Land and ocean temperatures have been above average for the past 43 years and nine of the 10 warmest years on record have come since 2005.
The hottest half-decade on record has just passed, with 2019 finishing as the second hottest year too, according to the 2019 global climate report released by the National Oceanic and Atmospheric Administration (NOAA).
Record-high land temperatures were recorded in Australia and New Zealand, parts of central Europe, Asia, southern Africa, North America and eastern South America. Additionally, record-high ocean temperatures were measured in all four oceans.
The fact is that the planet is warming, and every year, we add one extra data point to this graph.
According to data collected by NOAA, the average temperature in 2019 was 0.95 °C (1.71 °F) above average and 0.04 degrees Celsius (0.07 degrees Fahrenheit) less than the record set in 2016. 2016 was the hottest year since records began in 1880, with a temperature rise of 0.99 °C (1.78 °F) above-average temperatures.
“I would say, notwithstanding some sort of major, major geophysical event, it would be almost certain that the [coming] decade will be warmer than the previous,” Deke Arndt, head of the monitoring branch at NOAA’s National Centers for Environmental Information, told NPR.See more: How Climate Change Has Impacted the 2019 Harvest
Overall, land and ocean temperatures have been above average for the past 43 years and nine of the 10 warmest years on record have come since 2005.
“The fact is that the planet is warming, and every year, we add one extra data point to this graph,” the director of NASA’s Goddard Institute for Space Studies, Gavin Schmidt, told NPR. “[However,] the main thing here is not really the ranking but is the consistency of the long-term trends that we’re seeing.”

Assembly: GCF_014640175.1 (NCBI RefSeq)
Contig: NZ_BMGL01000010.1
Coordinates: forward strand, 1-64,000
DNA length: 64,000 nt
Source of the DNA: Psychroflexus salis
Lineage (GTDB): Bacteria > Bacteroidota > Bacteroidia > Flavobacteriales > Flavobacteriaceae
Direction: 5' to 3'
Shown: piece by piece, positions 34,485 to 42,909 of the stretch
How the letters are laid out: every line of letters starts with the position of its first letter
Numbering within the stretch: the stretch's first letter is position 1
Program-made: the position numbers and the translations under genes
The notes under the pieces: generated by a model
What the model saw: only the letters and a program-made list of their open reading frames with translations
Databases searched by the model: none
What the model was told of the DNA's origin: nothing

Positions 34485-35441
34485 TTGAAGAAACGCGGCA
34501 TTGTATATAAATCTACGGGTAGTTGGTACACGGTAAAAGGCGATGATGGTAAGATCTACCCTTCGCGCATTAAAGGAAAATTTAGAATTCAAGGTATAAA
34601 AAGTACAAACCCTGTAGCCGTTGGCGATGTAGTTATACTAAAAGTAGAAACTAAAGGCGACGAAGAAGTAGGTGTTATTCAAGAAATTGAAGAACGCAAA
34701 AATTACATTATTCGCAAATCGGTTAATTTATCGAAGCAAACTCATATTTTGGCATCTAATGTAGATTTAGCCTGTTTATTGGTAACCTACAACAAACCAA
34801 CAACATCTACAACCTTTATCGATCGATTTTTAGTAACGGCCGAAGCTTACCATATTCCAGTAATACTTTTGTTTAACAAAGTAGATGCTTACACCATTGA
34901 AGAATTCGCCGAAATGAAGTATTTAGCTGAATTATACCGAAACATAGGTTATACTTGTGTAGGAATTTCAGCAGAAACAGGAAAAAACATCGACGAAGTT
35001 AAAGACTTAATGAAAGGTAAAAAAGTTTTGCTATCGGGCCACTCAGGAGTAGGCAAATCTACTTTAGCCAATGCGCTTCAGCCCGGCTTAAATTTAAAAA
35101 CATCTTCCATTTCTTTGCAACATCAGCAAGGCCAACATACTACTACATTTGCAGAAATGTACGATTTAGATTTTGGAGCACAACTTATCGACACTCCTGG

In a historical context, 2019 global land and sea temperatures were 1.15 °C (2.07 °F) above the average of the 21-year span from 1880 to 1900 – which is often considered a surrogate for pre-industrial conditions.
Since 1981, one century after temperatures began being recorded, the average rate of temperature increase per decade has more than doubled, rising from +0.07 °C (+0.13 °F) to +0.18 degrees (+0.32 °F).
In the past year, the global land surface temperature was 1.42 degrees Celsius (2.56 degrees Fahrenheit) above the 20th century average, tying with 2015 as the second highest.
Meanwhile, the global sea surface temperature also came in second place in 2019 with a temperature that was 0.77 °C (1.39 °F) higher than the 20th-century average.
NOAA’s analysis of global temperature data for 2019 is in line with those measured by the World Meteorological Organization (WMO), NASA and Copernicus, the European Union’s Earth Observation Program, all of which concluded that 2019 was the second-hottest year on record.
“The warming up until now since the 1970s has been quite close to linear,” Schmidt said. “You’d imagine we’d cross 1.5 [degrees Celsius] in around 2035. But of course, that depends on what we do with emissions, and we’re not able to tell you looking at the past how society will react.”
Adopted in 2016, the Paris Agreement on climate change has set the goal to limit the rise in global temperatures to below 2 °C (3.6 °F) by 2030 and ideally to 1.5 °C (2.7 °F).